Author: Kev Quirk

Hi, I'm Kev and I'm a cyber security professional from England. I use this site to share my thoughts and ideas from time to time.

WordPress Creator Vs The Jamstack

Matt Mullenweg Clarifies Jamstack Remarks

Two weeks ago, Matt Mullenweg made some pointed remarks in an article from The New Stack, calling Jamstack “a regression for the vast majority of the people adopting it.”

I read this post last night and found it really interesting. Especially since I’ve been exploring Static Site Generators again myself. Clearly Matt Mullenweg, the creator of WordPress, doesn’t think that SSGs will hold much weight in the future.

To be honest, I can see where he’s coming from – SSGs are great fun to play with, but as I alluded to in my SSG post (linked above), anything more than a simple site/blog and the thing can become convoluted very quickly. Hell, my VERY simple site is already fairly convoluted to maintain.

SSGs are great as a fun project for a developer, but for the vast majority of web users, I can’t see them taking off. Just imagine someone from the marketing team in a small company trying to update their company’s blog. With an SSG they would have to:

  1. Learn how to use Markdown.
  2. Learn how to use YAML and front matter to get the post’s metadata correct.
  3. Learn how to use Git so they can commit the changes.
  4. Write the post.
  5. Save the post in the correct directory within the website tree.
  6. Commit the changes to their Git repo.
  7. Hope the build triggers and the site updates.
  8. If they don’t have a builder, then they will need to then learn whatever SSG their dev implemented.
  9. Carry out a local build.
  10. Upload the built site using FTP.

Same person, same scenario, using WordPress:

  1. Login to WordPress.
  2. Click New > Post.
  3. Write the post using the WYSIWYG editor.
  4. Click Publish.

This is why I don’t think that static site generators will ever gain the market share that WordPress has.

And that’s fine, by the way – SSGs are really cool and super fun to play with – I’m really enjoying it on my side project; but I wish a lot of devs would stop touting about how amazingly simple they are, as it’s just not the case.

Making A Light Website 08 – Replacing Images With CSS

So My Light Website is looking pretty good at this point, but we can still improve things. In this post we will look at replacing the banner images with some CSS to make the site quicker and lighter.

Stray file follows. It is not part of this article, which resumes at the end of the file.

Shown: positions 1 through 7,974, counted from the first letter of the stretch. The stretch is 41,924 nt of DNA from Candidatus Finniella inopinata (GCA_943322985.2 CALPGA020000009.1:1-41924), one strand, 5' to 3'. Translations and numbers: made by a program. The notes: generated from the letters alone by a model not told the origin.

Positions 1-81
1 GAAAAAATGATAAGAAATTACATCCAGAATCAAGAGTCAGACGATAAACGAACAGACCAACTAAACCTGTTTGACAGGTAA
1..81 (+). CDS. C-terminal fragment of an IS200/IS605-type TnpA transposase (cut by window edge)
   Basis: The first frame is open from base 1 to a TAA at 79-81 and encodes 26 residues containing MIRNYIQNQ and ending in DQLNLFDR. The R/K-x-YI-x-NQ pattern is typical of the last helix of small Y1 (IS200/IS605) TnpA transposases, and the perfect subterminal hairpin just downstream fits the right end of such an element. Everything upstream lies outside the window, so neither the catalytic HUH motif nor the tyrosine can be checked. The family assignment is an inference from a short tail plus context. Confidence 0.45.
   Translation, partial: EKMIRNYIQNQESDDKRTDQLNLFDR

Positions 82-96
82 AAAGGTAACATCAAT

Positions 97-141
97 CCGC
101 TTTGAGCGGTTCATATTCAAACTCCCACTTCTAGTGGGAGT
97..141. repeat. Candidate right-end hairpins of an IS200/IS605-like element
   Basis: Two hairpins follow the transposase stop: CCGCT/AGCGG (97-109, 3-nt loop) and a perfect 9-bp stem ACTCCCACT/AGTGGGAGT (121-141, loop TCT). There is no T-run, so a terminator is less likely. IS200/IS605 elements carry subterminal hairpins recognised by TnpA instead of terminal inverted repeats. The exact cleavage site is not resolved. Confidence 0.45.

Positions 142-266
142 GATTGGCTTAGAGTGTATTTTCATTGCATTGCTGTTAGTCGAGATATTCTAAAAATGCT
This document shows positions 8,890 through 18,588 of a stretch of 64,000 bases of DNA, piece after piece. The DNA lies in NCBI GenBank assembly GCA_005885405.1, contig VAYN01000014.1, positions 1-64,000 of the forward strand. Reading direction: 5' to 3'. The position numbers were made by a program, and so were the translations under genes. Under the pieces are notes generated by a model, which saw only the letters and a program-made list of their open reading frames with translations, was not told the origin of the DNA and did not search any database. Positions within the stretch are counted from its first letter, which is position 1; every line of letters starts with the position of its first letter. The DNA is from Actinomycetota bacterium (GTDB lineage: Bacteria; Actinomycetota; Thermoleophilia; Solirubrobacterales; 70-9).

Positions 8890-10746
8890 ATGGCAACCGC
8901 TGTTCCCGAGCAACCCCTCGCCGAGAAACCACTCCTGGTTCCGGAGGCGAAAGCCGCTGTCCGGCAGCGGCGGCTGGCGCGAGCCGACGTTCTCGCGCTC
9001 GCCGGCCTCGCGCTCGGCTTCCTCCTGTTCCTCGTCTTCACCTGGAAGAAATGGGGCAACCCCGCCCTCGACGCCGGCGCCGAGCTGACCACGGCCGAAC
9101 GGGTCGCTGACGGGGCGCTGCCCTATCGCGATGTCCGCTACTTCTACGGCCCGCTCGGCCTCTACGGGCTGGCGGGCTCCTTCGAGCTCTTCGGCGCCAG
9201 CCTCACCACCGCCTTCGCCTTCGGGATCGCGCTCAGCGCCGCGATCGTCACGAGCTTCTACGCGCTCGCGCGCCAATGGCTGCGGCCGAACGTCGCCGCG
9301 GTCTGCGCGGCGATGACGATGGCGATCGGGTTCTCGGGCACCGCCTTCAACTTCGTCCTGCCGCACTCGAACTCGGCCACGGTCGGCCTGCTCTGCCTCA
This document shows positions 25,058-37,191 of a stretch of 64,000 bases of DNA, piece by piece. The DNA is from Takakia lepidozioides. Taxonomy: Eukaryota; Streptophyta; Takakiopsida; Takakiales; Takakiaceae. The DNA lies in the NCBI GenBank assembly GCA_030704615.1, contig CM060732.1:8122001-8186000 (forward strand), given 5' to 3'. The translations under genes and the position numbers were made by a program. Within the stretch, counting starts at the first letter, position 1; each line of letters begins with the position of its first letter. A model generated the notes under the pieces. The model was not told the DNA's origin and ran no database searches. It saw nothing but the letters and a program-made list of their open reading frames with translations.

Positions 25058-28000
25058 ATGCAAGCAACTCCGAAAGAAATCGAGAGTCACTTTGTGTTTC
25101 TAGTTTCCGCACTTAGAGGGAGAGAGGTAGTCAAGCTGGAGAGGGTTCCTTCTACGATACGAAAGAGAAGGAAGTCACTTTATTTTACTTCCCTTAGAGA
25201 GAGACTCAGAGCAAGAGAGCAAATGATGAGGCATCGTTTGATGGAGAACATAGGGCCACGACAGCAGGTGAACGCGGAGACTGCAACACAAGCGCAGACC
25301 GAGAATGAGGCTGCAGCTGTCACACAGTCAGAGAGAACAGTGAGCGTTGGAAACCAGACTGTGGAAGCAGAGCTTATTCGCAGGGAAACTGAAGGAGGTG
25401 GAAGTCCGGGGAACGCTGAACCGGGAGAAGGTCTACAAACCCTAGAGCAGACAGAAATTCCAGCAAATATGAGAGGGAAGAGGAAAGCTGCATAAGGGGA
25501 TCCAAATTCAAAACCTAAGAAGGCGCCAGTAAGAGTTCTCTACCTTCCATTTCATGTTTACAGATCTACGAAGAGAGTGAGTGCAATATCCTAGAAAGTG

When I first took you through the process of making a light website, I added a banner to all pages that was a basic image. That image looked like this:

My Light Website image banner

Images are great, and add an interesting dynamic to a webpage, but they add weight and can slow down the loading of a webpage. Plus, it means you have to edit every image if you want to change the look of your site.

So I decided it would be better to change the image with a nice formatted block of HTML & CSS. This will offer us much more flexibility if we want to change something at a later date. It also means that no additional images are loaded, making the site lighter and therefore quicker.

Here’s what the site looks like with the CSS banner implemented:

My Light Website CSS banner

Right, with all that pre-waffle out of the way, let’s get on with implementing the banner in CSS shall we?

Replacing the banner image

If you take a look at the source code of the website in step 7, you will see that the banner image is added to every page with the following line of code:

<img class="home-banner" src="images/home-banner.png" />

This line of code is inside the .main div. On the index.html page, it is line 26. Delete this line of code.

Once you have deleted the code for the banner image, add the code snippet below above the opening .main div.

<div class="banner">
  <h1 class="banner-text">MyLight<span class="logo_dot"></span>Website</h1>

/* Start of the .main div */
<div class="main">

If we were to take a look at the webpage now, it should look something like this:

That new banner doesn’t really look like much of a banner at the moment, does it? That’s where our CSS comes in so we can format things correctly.

Breaking down the HTML

Let’s start by breaking down what we’ve added with this snippet of HTML. First we add a new div with a class of banner:

<div class="banner">


Inside this new div, we’ve added a line of header text using the h1 tag. Again, we’ve given this header a class, which is banner-text, so we can apply formatting to this element only.

If we were to leave the banner-text class off and apply CSS to h1 only, it would apply it to every h1 tag on the entire site. So, adding a class means we only affect the banner text with the CSS we add later.

<div class="banner">

<h1 class="banner-text">MyLight<span class="logo_dot"></span>Website</h1>


Notice the <span> element in the middle of the header? We’ve applied a class to this element too, and we will use some CSS to create the blue dot in the middle of the banner text.

Adding CSS

Now you have an understanding of what the HTML is doing on this part of the light website, let’s start adding the CSS to format things. First we will format the .banner div with the following CSS:

.banner {
  background: var(--lighter);
  color: var(--main);
  text-align: center;
  margin-top: 2em;
  margin-bottom: 2em;
  border-radius: 8px;

We also need to add .banner to the responsive section of the CSS stylesheet, this is lines 13 and 22:

/* Make the website responsive */
@media screen and (max-width: 100%) {
  .main, .header, .banner, .footer {
    width: 800px;

.main, .header, .banner, .footer {
  width: 100%;
  max-width: 800px;
  margin: 0 auto;

This ensures that the .banner div will follow the same rules as the other sections of the site, like the header, main body and footer.

If you don’t do this, the .banner div will not align with the rest of the site and will not respond correctly on mobile devices.

If we take a look at the light website now, it should look something like this: